Auto sales fall in the U.S. market during May for the fifth straight month

Auto sales fall in the U.S. market during May for the fifth straight month

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Automakers posted in May for the fifth straight month a sales decline compared to the same month a year ago, bolstering expectations for the first annual sales decline since 2009. Auto sales fell 0.5% during May in the United States to 1.52 million, despite an extra selling day compared to a year ago, according to Autodata Corp.

Year-to-date sales are down 2% through the first five months of the year, prompting analysts to lower their forecasts that now appear will fall short of last year’s 17.47 million units record.

Passenger cars represented just 38.4% of industry sales last month, down from 42.2% in May 2016. Truck sales including SUVs, rose 6% to represent 61.6% of industry sales last month.

General Motors Co. sales were down 1.3% at 237,364 vehicles. The automaker said its car sales fell 11.5% year-over-year, while truck sales slipped 3.7%. Crossover sales increased 15% from the same month a year ago.

Meanwhile, Fiat Chrysler Automobiles NV reported a 0.9% drop with sales of 193,040 units. FCA saw mixed results across its lineup. Jeep sales dropped 14.7%, while Ram Trucks jumped 18.2%. The Chrysler brand sales dropped 1.8%, while Dodge rose 8.4%. Fiat sales dipped 15.8%.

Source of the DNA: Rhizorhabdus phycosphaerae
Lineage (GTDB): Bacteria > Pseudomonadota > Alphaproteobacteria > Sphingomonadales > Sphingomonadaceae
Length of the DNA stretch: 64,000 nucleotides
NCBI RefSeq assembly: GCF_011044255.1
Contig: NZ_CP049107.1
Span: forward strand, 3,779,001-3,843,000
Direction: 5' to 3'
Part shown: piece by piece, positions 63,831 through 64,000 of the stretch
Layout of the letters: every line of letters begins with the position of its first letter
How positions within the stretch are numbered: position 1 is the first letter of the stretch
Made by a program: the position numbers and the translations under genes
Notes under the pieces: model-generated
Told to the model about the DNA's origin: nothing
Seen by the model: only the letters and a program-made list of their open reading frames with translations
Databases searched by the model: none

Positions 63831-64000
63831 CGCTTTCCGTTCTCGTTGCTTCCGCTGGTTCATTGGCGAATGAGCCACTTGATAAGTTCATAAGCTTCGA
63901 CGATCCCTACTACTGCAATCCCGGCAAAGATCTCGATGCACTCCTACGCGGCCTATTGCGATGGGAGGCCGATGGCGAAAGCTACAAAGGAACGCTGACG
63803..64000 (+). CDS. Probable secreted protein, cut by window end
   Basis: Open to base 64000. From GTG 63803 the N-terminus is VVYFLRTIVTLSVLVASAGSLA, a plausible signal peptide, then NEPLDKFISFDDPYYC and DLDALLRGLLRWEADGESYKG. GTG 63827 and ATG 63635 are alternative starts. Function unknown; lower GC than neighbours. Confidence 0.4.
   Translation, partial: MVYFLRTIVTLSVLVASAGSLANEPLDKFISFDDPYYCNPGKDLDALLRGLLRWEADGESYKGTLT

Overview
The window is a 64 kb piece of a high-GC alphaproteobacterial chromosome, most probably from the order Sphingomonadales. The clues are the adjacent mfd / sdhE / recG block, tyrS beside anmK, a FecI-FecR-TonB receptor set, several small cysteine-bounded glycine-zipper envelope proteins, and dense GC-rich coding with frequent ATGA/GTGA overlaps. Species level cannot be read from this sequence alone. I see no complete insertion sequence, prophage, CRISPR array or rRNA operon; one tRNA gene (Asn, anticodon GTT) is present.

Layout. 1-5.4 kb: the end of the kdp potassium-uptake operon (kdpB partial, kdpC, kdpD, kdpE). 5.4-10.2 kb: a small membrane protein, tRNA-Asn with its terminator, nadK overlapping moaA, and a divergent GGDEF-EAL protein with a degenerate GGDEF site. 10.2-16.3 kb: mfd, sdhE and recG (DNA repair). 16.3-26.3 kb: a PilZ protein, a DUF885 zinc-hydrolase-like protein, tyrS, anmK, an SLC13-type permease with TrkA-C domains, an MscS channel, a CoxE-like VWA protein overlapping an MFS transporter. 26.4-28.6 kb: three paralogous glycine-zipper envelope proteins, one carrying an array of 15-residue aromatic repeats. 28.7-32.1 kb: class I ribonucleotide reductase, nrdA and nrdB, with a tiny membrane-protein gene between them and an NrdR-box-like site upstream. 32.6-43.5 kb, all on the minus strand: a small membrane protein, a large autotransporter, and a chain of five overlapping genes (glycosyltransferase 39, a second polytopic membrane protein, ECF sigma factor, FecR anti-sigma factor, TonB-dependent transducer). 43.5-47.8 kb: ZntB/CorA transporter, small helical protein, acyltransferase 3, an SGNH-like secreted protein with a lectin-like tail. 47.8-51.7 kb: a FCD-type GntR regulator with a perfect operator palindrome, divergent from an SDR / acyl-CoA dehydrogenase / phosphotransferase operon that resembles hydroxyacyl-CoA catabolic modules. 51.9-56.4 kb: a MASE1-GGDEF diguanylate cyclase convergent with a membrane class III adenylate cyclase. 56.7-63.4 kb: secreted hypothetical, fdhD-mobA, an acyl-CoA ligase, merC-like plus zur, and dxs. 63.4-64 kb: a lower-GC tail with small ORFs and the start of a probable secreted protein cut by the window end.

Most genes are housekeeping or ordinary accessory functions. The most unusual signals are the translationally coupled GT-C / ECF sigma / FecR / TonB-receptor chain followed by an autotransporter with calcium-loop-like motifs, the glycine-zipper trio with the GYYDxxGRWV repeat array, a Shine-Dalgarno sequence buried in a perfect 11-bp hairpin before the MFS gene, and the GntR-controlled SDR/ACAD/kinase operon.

Ford Motor Co. posted a 2.3% sales increase at 240,250 units, surprising some analysts.

Ford attributed the gain in part to an increase in fleet sales, including a 2.7% increase in sales to rental car companies from May 2016.

Ford said its truck sales rose 9.4% in the month, while SUV sales increased 4.3% and car sales slid 10%. F-Series truck sales totaled 76,027 last month, up 12.8% from May 2016. It marked the best May results in 13 years.

Toyota Motor Corp. sales edged down 0.5% year over year to 218,248 vehicles, with sales on a daily selling rate down a steeper 3.9%, given that 2017 had an extra selling day over 2016.

Honda Motor Co Ltd reported year-over-year sales growth of 0.9% to 148,414 Honda and Acura vehicles. Truck sales were up 5.9%, while car sales declined 3.6%.

Nissan Motor Co Ltd said its sales fell 1.5% to 121,998 units, with Infiniti sales rising 3.5%, while the Nissan division sales fell 2%.

Lower expectations

Some industry analysts are lowering predictions for the year, like Tom Libby, an industry analyst with IHS Markit, who said although economic fundamentals such as unemployment, consumer confidence, gas prices and interest rates all look good, sales still will fall this year because demand for new cars has been satisfied and many people have decided to keep their automobiles longer.

IHS Markit reduced its full-year sales forecast for 2017 from 17.4 million to 17.3 million. LMC Automotive and J.D. Power also lowered their forecast, to 17.2 million from 17.5 million.


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